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Second Australian recession now a ‘genuine’ risk: Economists

·4-min read
Treasurer Josh Frydenberg sits with his head in his hands, pedestrians cross the road in the Sydney CBD.
Treasurer Josh Frydenberg believes Australia will avert a second recession, however economists warn risks remain. (Images: Getty).

Australia’s economy could fall into its second recession in as many years if the COVID-19 lockdowns fail to end within weeks, economists have warned.

The country will technically enter recession after two consecutive months of negative growth, and Federal Treasurer Josh Frydenberg is already flagging Australia’s GDP growth will be in the red for the July-September quarter.

Frydenberg said on Thursday that the most recent lockdowns affecting Sydney, Melbourne and South Australia will “have a hit on the economy”.

“We’ll see that in the future jobs data as well as in the GDP growth numbers,” he told the ABC.

“Our expectation is that these lockdowns are costing around $300 million a day, which is a very high price. And, of course, we’re not out of it just yet.”

Sydney and surrounds entered its lockdown on the 26th of June, while Melbourne entered lockdown on 15 July, and South Australia announced lockdown restrictions on 20 July, meaning more than 13 million residents across Australia are now under stay-at-home orders.

“We were probably expecting that the September quarter is a negative – let’s wait and see what happens in the weeks ahead,” Frydenberg also told Sunrise.

“To have your two biggest states, New South Wales and Victoria, in lockdown is a big blow… Again, that is going to play out in many ways, but that’s why our economic support is there.”

Treasury estimates released over the weekend predict GDP will take at least a 1 per cent hit over the September quarter.

December quarter the one to watch

Prime Minister Scott Morrison believes Australia will manage to return to growth by the December quarter.

“I spoke to the governor of the Reserve Bank only this week and the deputy governor with the Treasurer, and they share an outlook, as we do, and that is while these impacts of the lockdowns will be here in this quarter, in the quarter that follows, should we continue to be on the path we’re on, in increasing our resilience, then we can expect that to turnaround in the December quarter,” Morrison said on Wednesday.

However, economists are less confident.

Market Economics managing director and economist Stephen Koukoulas said that while it “remains unlikely” Australia will etch two consecutive quarters of falling GDP, it does remain a “genuine risk”.

“We do know the following for the late 2021 December quarter: exports are softening as China slows and this will likely be the case in the December quarter; the rise in unemployment now may linger, meaning consumer spending will not bounce back much,” he told Yahoo Finance.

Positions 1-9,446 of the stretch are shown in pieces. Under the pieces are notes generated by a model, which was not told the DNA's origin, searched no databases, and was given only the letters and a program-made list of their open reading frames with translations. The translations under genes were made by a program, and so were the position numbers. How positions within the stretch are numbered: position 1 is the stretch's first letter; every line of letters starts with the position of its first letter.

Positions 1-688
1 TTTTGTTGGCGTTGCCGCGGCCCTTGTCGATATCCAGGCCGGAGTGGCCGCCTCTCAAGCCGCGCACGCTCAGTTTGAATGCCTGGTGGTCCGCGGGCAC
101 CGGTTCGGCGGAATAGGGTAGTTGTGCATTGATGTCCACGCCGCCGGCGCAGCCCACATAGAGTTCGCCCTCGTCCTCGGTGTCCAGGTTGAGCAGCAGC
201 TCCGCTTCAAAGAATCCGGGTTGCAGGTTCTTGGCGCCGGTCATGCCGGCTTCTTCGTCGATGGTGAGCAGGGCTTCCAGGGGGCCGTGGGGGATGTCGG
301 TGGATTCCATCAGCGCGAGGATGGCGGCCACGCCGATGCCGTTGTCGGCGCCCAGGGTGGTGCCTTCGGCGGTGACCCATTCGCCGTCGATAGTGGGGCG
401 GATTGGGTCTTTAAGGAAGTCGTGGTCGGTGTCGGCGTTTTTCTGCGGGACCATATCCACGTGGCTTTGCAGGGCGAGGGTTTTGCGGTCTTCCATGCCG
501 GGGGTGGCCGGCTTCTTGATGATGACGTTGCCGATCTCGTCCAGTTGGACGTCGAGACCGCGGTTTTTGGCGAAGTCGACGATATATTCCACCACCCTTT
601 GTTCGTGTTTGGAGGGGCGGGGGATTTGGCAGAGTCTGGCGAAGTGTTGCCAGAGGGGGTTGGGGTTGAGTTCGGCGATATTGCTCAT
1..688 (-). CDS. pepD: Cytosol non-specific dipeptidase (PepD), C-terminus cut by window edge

“Importantly, unlike in 2020, there is no extra stimulus coming from interest rates or fiscal policy. Any bounce will be severely restricted because of this.”

He said population growth, which is currently near zero, will also act as a drag on growth, while slowing construction activity as building schemes expire may also limit potential.

March quarter could deliver unexpected sting

The length of the lockdowns and whether financial support increases with tightened or prolonged restrictions will be the key indicators of whether December will record negative growth, AMP Capital chief economist Shane Oliver told Yahoo Finance.

While the vaccine does offer some hope, it’s more likely that any economic recovery will be fuelled by post-lockdown spending, as has been seen around the world and following the long national and Victorian lockdowns of 2020.

“There’s another technical risk. Last year we almost avoided a recession but we got there because of the technical contraction in the March quarter,” Oliver said.

That was partly due to weaknesses triggered by the early 2020 bushfires: it didn’t take much for the economy to slip into negative, given the national lockdown towards the end of March.

However, a similar technical contraction could potentially unfold in the June 2021 quarter. Coupled with a near-inevitable September contraction, there is potential for a recession to unfold.

“There is a non-trivial risk that the lockdowns we saw starting in Victoria in late May going into June, and then at the end of the month in New South Wales, Queensland, Darwin and Perth could knock the June quarter into recession,” Oliver said.

“I think that’s unlikely, but it is possible, and then you get a recession that way.”

The Australian Bureau of Statistics will release the GDP figures for the June quarter on 1 September.

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Image: Yahoo Finance
Image: Yahoo Finance
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